Tuesday, May 7, 2013

A Month of Hypo Symptoms

After experiencing hypothyroid symptoms (irregularity, bloating, gas,  indigestion, esp. reflux, fatigue, low body temperature) during most of April, I finally realized that I needed to increase my T3 dose by 2.5mcg (which is a small amount, but effective with T3 only treatment).  I tried that small increase off and on during the past couple of months, especially after my last allergen (vanilla) contamination incident.  Most celiacs react to contamination with diarrhea, not constipation, which is more indicative of hypothyroid than allergy reactions. However, I had experienced soooo many years of constipation before my hypothyroid diagnosis that I automatically think that I must have eaten the wrong food or not eaten enough of the right food or not drunk enough liquids or not exercised enough, etc., etc. I heard all that 'constipation cure'  advice for so many years that I can easily forget that the only longlasting solution for me is an effective thyroid dose.

 Last year I spent 8 months slowly raising my T3 dose (according to symptom appearance and resolution). So I believed I finally found my final, full effective dose, when I had no hypo symptoms for 8 months.  I wanted to stay at one dose. I didn't like having to request new prescriptions with new doses, although my doctor lets me tell her how much I need.   

 I should stay open to the possibility that I need to increase my dose.  Of course 2.5mcg is a tiny increase, but enough to notice a huge difference in my digestion, gut motility, energy level, body temperature and general attitude toward life.  I don't know whether I'll stay at this dose. So I plan to ask my doc to give me a new prescription witn a 5 mcg increase, just in case I need another small dosage increase.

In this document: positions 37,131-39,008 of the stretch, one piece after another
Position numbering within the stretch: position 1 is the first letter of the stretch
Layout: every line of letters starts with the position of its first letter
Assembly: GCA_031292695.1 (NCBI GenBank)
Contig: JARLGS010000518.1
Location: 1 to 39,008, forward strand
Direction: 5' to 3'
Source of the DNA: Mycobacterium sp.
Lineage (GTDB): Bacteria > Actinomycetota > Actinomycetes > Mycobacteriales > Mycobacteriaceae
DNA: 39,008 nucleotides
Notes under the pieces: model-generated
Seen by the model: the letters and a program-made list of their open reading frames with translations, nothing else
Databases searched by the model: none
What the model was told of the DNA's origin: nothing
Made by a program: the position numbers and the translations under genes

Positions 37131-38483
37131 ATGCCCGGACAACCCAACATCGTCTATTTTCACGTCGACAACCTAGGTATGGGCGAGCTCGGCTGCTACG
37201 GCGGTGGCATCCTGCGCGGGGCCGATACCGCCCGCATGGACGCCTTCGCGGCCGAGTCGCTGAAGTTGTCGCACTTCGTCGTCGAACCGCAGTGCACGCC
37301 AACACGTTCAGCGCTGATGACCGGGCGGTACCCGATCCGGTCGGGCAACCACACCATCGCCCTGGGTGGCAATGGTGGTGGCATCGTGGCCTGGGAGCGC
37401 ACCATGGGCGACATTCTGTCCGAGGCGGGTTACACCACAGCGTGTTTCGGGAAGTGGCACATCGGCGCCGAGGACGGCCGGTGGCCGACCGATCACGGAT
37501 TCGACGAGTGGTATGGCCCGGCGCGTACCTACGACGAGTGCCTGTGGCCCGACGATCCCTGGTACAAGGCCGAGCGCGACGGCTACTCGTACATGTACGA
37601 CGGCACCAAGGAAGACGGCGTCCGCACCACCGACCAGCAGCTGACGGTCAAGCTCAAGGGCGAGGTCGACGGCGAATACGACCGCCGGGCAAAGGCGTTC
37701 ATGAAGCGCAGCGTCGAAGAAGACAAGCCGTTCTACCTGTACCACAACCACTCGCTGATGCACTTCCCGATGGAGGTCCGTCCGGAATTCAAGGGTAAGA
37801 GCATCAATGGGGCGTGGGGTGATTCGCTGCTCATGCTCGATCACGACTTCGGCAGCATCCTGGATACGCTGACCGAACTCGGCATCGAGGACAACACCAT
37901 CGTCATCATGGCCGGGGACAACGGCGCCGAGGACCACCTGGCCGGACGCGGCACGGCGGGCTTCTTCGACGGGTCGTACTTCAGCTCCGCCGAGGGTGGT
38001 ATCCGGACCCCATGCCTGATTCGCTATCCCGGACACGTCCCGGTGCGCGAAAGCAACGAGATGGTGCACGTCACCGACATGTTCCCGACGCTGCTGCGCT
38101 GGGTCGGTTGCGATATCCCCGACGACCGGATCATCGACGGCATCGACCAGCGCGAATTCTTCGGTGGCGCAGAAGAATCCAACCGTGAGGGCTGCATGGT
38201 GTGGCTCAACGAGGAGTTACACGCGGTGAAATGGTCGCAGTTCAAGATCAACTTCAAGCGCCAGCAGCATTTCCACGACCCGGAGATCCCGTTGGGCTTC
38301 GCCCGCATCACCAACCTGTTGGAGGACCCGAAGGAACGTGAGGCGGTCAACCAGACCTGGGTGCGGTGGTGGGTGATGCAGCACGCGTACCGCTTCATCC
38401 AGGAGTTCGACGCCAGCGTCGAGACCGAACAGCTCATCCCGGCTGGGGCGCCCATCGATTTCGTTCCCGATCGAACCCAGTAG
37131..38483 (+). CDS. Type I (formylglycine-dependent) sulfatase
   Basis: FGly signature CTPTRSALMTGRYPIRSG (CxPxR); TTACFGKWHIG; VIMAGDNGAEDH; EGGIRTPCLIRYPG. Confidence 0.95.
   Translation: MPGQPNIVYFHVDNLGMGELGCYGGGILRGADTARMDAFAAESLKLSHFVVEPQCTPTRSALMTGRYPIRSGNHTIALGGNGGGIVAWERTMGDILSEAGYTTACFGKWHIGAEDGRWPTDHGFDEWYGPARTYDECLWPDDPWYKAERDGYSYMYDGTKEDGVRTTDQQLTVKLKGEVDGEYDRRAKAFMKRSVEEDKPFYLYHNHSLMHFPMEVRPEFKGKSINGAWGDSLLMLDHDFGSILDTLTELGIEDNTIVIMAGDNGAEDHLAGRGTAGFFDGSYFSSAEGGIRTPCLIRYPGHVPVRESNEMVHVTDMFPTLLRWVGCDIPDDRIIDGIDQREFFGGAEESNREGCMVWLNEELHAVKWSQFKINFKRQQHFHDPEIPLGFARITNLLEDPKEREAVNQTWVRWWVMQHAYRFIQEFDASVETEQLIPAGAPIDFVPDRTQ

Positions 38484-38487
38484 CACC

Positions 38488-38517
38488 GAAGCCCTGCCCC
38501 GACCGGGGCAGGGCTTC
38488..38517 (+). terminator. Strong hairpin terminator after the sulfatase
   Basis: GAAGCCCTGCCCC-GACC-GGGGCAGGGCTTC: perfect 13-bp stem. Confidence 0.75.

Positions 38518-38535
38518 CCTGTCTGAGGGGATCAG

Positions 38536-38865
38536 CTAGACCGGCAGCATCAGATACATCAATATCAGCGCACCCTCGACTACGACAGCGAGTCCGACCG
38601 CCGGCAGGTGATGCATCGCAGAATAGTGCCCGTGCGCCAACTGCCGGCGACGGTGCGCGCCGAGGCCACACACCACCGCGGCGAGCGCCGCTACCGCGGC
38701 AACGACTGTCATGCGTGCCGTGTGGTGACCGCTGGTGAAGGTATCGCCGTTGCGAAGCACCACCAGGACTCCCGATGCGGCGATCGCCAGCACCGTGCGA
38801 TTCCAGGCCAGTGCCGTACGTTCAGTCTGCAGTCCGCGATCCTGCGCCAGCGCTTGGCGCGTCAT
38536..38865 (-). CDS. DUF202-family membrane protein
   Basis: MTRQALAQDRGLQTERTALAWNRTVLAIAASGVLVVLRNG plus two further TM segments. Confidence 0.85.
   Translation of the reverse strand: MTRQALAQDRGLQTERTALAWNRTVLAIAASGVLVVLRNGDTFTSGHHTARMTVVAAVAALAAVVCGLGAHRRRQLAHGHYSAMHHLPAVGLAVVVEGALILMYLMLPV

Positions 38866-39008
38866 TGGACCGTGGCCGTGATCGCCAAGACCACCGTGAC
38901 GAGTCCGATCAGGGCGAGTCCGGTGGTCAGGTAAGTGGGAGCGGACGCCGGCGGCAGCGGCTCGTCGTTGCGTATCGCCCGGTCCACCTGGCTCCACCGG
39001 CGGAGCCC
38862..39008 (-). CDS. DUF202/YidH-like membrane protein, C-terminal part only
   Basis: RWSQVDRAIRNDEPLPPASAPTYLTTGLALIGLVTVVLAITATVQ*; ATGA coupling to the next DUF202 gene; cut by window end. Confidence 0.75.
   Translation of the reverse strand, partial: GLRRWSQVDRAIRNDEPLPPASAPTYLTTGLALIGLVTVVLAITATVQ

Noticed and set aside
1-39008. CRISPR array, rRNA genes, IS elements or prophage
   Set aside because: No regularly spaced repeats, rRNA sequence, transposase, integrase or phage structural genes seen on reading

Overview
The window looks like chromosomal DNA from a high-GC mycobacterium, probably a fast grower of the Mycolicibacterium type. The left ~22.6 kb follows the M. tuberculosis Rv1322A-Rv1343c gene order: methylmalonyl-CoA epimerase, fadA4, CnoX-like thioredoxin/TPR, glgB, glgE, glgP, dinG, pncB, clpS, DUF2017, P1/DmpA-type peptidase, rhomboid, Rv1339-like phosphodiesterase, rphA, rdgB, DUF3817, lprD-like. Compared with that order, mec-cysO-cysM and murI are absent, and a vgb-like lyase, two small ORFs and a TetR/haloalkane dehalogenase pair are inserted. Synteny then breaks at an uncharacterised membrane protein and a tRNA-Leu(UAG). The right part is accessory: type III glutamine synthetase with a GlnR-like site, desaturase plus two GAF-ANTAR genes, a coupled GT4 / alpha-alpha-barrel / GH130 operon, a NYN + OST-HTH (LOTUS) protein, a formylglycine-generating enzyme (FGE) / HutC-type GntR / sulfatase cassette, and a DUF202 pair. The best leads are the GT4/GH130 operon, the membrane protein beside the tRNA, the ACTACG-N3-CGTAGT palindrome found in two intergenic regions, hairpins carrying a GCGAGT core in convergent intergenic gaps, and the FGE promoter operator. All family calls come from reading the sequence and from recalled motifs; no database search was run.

zen thyroid said...

It is so nice to read that the increase of T3 made you feel better and especially wonderful to read that you enjoyed MONTHS of no symptoms! I wonder how much the change of seasons plays into the amount of medicine that we need. Have you ever gone up on a dose and then come back down?

sue said...

I wouldn't exactly say 'feel better', but I'd say relieve my hypothyroid syptoms. LOL If you've read earlier posts in my blog, you'd see that I took 8 months to work up to an effective dose of T3 and get rid of the T4 (from Levoxyl), which had prevented me from absorbing the T3 when I was on a T4/T3 regimen.

I followed Paul Robinson's book "Recovering with T3" to only slightly increase my dose. Those slight increases (2.5 mgc) relieved my symptoms for 1-2 weeks, before symptoms returned, which told me to increase my dose again. So I'm familiar with the dose increase to relieve hypo symptoms regimen.